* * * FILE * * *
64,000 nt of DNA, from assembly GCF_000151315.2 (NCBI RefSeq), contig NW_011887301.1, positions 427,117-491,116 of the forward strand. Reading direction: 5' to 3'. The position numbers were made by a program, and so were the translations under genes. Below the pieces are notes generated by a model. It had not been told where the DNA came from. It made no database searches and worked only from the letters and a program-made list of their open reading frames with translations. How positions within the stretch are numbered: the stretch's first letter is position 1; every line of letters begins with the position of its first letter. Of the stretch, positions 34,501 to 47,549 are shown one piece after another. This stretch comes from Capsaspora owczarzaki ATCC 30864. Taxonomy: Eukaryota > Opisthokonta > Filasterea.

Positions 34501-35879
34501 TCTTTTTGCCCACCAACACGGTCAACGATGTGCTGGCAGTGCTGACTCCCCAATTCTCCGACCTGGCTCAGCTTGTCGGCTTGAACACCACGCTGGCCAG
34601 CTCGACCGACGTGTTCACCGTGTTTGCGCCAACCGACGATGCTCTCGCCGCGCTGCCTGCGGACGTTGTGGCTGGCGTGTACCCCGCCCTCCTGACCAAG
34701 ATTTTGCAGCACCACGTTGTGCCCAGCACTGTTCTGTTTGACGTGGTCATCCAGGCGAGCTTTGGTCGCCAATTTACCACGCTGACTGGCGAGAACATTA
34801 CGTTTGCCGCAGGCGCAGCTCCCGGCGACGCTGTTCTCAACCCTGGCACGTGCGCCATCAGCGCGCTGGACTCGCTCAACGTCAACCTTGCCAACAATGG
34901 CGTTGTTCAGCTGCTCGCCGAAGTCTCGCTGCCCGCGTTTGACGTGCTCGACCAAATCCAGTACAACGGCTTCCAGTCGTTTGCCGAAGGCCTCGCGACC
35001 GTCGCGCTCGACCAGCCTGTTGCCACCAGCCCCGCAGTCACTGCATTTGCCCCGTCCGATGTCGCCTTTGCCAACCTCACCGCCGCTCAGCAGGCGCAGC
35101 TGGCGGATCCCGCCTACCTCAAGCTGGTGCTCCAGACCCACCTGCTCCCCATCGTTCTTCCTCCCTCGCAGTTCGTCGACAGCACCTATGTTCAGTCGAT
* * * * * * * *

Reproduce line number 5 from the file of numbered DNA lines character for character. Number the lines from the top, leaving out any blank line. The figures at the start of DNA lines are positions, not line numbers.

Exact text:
34701 ATTTTGCAGCACCACGTTGTGCCCAGCACTGTTCTGTTTGACGTGGTCATCCAGGCGAGCTTTGGTCGCCAATTTACCACGCTGACTGGCGAGAACATTA